[pgn] [Event "2019 U.S. Girls Championship"] [Site "?"] [Date "2019.07.17"] [Round "6.3"] [White "Yang Yan, Rui"] [Black "Feng, Maggie"] [Result "1-0"] [ECO "C18"] [PlyCount "69"] [EventDate "2019.??.??"] 1. e4 e6 2. d4 d5 3. Nc3 Bb4 4. e5 Ne7 5. a3 Bxc3+ 6. bxc3 c5 7. Qg4 O-O 8. Bd3 Nbc6 9. Qh5 Ng6 10. Nf3 Qc7 11. Be3 c4 12. Bxg6 fxg6 13. Qg4 Qf7 14. Ng5 Qe8 15. h4 h6 16. Nh3 b5 17. Qe2 a5 18. g4 Bd7 19. h5 gxh5 20. g5 hxg5 21. Nxg5 g6 22. Kd2 b4 23. Rag1 bxc3+ 24. Kxc3 Qe7 25. Ne4 Qxa3+ 26. Kd2 Qb4+ 27. Nc3 Kf7 28. Rxg6 Ke8 29. Rg7 Nd8 30. Rb1 Qa3 31. Qxh5+ Nf7 32. Bg5 Bc6 33. Qg6 Bd7 34. Nb5 c3+ 35. Kd1 1-0 [/pgn]
In other results, Emily Nguyen picked up a key victory over Agata Bykovtsev, thrusting her into a tie for second place as today’s Round 7 starts. Thalia Cervantes continued her good showing with a win over Veronika Zilajeva, and Martha Samadashvili ground down Rachael Li in a long endgame. Today’s Pairings: Wu (4.5) – Cervantes (3.5), Samadashvili (3.5) – Yip (5), Feng (2) – Li (0.5), Nguyen (4.5) – Yan (4), Zilajeva (1) – Bykovtsev (1.5). SENIORS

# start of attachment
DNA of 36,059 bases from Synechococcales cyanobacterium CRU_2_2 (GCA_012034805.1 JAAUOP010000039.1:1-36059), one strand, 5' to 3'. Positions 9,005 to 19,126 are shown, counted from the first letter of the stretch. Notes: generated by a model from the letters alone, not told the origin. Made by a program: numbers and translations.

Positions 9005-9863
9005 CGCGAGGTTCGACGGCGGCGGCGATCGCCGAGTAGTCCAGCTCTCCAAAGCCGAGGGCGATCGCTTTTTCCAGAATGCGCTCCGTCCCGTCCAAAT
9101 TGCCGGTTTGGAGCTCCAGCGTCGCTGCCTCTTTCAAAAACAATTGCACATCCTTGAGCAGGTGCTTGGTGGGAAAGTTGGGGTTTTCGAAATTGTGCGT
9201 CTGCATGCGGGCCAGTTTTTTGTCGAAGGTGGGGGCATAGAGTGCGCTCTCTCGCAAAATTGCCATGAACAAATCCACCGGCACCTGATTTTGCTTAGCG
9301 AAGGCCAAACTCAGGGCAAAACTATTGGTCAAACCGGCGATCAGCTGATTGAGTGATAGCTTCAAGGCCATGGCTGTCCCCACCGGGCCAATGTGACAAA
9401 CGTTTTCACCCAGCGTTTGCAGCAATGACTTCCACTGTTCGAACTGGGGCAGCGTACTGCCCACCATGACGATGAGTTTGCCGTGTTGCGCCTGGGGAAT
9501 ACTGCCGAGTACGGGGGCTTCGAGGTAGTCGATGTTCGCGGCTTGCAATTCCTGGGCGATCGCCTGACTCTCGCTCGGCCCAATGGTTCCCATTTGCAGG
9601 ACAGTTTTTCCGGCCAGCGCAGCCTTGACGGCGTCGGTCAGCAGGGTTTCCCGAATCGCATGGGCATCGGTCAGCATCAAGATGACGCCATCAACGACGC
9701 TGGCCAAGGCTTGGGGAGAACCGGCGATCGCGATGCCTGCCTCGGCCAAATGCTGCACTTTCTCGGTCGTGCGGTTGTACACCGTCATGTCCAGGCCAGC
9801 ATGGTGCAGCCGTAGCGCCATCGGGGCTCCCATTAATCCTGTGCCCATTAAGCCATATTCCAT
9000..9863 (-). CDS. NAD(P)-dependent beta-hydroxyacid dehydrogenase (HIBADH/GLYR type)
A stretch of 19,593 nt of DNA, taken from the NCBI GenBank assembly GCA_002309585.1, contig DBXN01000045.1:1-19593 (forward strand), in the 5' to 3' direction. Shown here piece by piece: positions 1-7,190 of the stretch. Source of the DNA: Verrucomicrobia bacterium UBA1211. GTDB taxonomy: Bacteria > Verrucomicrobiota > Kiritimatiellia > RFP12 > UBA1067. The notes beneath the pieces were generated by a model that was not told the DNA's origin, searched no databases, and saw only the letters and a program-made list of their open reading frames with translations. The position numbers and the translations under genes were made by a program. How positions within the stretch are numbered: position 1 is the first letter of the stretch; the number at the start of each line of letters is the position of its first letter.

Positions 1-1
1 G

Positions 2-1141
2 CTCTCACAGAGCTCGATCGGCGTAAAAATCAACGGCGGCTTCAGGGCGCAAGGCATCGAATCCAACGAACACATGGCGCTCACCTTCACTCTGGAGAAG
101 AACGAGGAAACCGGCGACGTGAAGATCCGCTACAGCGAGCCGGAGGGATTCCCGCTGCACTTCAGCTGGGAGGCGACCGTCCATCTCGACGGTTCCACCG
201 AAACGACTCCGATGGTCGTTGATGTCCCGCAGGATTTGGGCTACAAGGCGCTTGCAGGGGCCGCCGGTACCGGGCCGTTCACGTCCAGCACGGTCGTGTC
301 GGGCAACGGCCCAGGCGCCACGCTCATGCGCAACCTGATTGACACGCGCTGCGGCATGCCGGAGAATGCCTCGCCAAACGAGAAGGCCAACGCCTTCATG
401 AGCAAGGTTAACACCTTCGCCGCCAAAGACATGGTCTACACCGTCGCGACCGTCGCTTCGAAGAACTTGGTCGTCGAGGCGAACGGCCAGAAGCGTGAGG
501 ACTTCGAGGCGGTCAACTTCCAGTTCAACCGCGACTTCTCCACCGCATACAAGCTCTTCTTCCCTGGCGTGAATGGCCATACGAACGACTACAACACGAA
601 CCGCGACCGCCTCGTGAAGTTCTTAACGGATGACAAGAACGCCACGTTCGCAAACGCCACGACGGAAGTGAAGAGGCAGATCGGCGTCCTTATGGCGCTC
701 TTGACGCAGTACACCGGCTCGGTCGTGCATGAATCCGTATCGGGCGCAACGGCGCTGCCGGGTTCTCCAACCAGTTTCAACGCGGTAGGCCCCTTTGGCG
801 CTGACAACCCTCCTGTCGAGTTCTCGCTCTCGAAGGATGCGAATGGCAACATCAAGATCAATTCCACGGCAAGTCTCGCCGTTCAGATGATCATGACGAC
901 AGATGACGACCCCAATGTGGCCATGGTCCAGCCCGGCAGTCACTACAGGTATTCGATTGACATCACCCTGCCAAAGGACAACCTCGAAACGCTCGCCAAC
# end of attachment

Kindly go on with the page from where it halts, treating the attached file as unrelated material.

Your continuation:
courtesy STLCC

All eyes were on the game between co-leaders Alex Goldin and Alex Shabalov, and the players did not disappoint, taking a complex opening into an imbalanced endgame where Goldin had a knight for three pawns. He was able to win Shabalov’s dangerous passed a-pawn, but the resulting positions were solid enough for Shabalov to hold the draw without too much trouble.

[pgn] [Event "2019 U.S. Senior Championship"] [Site "?"] [Date "2019.07.17"] [Round "6.4"] [White "Goldin, Alexander"] [Black "Shabalov, Alexander"] [Result "1/2-1/2"] [ECO "A48"] [PlyCount "112"] [EventDate "2019.??.??"] 1. d4 Nf6 2. Nf3 g6 3. Nbd2 Bg7 4. e4 O-O 5. e5 Ne8 6. Bc4 c5 7. dxc5 Nc6 8. O-O Nxe5 9. Nxe5 Bxe5 10. Re1 Qc7 11. Qe2 Bxh2+ 12. Kh1 d5 13. Bxd5 Nf6 14. Bf3 Bf4 15. Nb3 Bxc1 16. Raxc1 Re8 17. Qe5 Qxe5 18. Rxe5 Rb8 19. Na5 Nd7 20. Rd5 e6 21. Rxd7 Bxd7 22. Bxb7 Rxb7 23. Nxb7 Rb8 24. Na5 Rxb2 25. c6 Bc8 26. Rd1 Ba6 27. Rd8+ Kg7 28. c4 Rxa2 29. Nb3 Rc2 30. Nc5 Rxc4 31. Nxa6 Rxc6 32. Nb4 Rc1+ 33. Kh2 a5 34. Na6 Rc6 35. Nb8 Rb6 36. Rc8 a4 37. Nd7 Rb2 38. f3 a3 39. Ra8 a2 40. Ne5 g5 41. Nd3 Rc2 42. Nb4 Rc4 43. Nxa2 e5 44. Ra5 f6 45. Ra3 e4 46. fxe4 Rxe4 47. Nc3 Re5 48. Nd1 h5 49. Nf2 Kg6 50. Ra6 Re3 51. g3 Kf5 52. Kg2 Kg6 53. Rd6 Kf5 54. Rb6 Kg6 55. Rd6 Kf5 56. Nd1 Ra3 1/2-1/2 [/pgn]